American Entrepreneur: The Fascinating Stories of the People Who Defined Business in the United States

By Larry Schweikart; Lynne Pierson Doti | Go to book overview

CHAPTER 3
Entrepreneurs in the New Nation:
1787–1840

It was apropos that Adam Smith's Wealth of Nations appeared in 1776, the same year as the Declaration of Independence. Both heralded the primacy of the individual over the state, marking a new stage in theories of political economy. Not until 1848, with the publication of the Communist Manifesto by Karl Marx and Friedrich Engels, did thinkers seriously attempt to restore the state to its pre-Smith position.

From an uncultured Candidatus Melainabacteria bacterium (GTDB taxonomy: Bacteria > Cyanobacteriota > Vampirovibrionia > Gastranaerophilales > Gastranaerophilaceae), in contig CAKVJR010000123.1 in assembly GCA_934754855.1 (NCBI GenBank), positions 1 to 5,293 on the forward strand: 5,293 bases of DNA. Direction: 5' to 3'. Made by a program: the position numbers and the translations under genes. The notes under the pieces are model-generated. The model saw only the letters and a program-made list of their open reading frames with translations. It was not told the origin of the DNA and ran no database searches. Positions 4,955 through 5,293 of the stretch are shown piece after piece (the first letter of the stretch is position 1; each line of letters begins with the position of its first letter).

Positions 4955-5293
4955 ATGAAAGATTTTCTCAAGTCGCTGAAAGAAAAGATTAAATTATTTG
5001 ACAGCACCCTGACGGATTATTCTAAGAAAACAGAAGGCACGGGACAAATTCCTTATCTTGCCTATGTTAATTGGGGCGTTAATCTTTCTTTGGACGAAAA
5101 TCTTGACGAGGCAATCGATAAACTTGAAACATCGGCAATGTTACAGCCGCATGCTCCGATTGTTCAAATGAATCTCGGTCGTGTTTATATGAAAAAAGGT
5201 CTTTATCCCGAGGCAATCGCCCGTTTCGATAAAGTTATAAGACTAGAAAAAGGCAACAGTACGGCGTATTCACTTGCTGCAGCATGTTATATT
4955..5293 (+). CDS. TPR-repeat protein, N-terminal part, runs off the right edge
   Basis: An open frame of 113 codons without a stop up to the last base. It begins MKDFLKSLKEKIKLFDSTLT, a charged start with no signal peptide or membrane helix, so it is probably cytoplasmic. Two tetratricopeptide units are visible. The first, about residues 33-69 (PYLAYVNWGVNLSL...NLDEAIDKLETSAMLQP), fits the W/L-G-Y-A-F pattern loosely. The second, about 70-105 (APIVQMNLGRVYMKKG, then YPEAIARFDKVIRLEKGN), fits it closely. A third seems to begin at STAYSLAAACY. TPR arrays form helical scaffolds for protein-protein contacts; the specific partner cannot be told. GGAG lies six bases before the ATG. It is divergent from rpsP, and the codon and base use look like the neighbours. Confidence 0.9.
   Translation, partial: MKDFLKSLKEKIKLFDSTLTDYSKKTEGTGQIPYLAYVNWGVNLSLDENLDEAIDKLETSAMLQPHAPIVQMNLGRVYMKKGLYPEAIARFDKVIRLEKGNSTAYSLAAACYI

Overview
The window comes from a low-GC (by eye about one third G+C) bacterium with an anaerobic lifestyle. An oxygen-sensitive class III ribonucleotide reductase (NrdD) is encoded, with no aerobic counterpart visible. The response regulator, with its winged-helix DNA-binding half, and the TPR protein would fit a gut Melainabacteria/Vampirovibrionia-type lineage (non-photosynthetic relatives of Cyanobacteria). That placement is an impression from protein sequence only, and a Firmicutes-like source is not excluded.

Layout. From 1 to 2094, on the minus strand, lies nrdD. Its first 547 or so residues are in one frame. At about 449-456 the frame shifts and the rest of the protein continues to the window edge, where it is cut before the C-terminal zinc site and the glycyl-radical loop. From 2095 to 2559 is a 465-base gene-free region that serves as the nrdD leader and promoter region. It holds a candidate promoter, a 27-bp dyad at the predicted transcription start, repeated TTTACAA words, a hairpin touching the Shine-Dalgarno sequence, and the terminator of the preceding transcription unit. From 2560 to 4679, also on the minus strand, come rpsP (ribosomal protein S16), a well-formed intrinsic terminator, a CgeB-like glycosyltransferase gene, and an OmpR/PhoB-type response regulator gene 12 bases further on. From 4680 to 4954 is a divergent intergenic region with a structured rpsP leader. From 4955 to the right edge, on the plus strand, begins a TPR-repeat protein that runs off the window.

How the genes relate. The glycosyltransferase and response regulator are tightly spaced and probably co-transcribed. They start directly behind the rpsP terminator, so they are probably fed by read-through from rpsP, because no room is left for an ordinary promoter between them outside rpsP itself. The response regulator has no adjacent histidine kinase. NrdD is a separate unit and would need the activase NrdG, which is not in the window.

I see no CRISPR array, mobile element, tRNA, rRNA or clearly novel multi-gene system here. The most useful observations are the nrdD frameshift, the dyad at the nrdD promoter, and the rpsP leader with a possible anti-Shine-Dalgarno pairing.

For entrepreneurs in America, most of whom had never heard of Adam Smith, business in the new republic simply reflected a commonsense approach to economics. After all, they assumed that they knew more about their abilities, talents, productivity, and markets than some members of the House of Burgesses or some representatives of the Continental Congress. During the war and the subsequent period under the Articles of Confederation—with virtually no assistance from government—entrepreneurs had opened entirely new markets. For a time, government involvement in the economy was minimal.

Trade routes, although damaged, were repaired quickly. New York merchants established new contacts with China while shipping ginseng root on the Empress of China from Canton in 1784. A burgeoning Far

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